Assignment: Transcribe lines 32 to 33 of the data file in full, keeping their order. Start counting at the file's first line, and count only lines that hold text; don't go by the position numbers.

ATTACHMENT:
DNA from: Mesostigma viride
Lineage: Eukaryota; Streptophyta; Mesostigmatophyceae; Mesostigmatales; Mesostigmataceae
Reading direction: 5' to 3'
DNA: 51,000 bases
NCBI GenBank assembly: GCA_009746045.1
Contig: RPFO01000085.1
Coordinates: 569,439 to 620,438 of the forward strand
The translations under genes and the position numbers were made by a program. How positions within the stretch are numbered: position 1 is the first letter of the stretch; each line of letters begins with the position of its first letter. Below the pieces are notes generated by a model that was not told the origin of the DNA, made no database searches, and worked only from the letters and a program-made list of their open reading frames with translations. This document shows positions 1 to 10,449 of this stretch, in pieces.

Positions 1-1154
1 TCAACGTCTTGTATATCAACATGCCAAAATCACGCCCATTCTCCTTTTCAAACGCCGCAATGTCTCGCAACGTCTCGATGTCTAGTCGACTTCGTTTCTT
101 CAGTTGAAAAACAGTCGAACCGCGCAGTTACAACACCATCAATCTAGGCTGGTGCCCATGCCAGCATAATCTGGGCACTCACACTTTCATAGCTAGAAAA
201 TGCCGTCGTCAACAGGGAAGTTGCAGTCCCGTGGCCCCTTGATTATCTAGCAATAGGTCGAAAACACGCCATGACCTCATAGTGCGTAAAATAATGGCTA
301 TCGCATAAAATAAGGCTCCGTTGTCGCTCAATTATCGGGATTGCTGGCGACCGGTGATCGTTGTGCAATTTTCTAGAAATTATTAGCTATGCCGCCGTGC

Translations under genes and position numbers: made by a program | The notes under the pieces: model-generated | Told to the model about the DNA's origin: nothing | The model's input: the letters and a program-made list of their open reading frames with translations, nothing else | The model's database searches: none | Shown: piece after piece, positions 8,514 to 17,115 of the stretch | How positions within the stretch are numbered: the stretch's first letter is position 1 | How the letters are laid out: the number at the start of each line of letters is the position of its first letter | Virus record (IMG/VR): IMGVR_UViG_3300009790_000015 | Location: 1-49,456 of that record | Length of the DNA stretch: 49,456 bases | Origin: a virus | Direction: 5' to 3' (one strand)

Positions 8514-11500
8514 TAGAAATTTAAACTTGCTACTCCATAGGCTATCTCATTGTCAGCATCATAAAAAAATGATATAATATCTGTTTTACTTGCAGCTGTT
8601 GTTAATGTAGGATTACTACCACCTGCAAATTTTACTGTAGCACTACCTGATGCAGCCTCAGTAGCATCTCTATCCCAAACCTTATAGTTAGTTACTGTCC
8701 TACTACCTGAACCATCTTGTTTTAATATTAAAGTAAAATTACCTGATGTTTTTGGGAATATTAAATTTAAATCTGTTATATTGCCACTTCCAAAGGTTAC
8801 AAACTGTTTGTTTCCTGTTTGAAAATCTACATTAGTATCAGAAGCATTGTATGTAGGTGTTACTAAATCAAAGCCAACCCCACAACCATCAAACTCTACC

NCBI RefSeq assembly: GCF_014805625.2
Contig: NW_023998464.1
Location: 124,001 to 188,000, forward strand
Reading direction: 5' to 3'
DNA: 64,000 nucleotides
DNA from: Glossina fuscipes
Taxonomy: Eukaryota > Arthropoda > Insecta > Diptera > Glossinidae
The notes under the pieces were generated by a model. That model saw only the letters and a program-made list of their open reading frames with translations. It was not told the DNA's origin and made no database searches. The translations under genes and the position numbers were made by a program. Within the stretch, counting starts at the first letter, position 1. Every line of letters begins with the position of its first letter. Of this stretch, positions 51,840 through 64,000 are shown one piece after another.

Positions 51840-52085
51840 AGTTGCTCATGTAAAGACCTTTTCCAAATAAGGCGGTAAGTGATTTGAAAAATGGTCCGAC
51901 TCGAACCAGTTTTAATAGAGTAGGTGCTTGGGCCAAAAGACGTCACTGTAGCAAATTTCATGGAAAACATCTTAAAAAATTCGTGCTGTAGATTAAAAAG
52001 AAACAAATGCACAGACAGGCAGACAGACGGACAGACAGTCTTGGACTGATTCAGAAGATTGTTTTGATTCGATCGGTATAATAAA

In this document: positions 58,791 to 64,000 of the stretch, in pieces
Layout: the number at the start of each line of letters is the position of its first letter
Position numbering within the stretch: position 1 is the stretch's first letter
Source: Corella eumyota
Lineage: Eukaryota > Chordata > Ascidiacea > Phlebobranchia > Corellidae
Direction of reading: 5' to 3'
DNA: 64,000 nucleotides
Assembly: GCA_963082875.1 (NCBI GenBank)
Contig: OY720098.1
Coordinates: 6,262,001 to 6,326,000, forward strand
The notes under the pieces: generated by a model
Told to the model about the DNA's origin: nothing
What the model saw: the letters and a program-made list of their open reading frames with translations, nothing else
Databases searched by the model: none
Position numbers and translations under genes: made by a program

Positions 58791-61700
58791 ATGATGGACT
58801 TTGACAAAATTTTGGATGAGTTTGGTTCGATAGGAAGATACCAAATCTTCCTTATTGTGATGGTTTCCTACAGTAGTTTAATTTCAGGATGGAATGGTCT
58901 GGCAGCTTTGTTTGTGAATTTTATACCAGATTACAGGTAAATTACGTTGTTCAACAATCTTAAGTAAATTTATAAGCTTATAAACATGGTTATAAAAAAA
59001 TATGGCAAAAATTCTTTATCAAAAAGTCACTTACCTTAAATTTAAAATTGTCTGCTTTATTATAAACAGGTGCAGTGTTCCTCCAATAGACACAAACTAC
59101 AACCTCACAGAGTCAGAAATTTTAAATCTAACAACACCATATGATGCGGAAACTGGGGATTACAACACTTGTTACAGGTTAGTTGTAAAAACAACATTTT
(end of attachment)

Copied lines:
In this document: positions 58,791 to 64,000 of the stretch, in pieces
Layout: the number at the start of each line of letters is the position of its first letter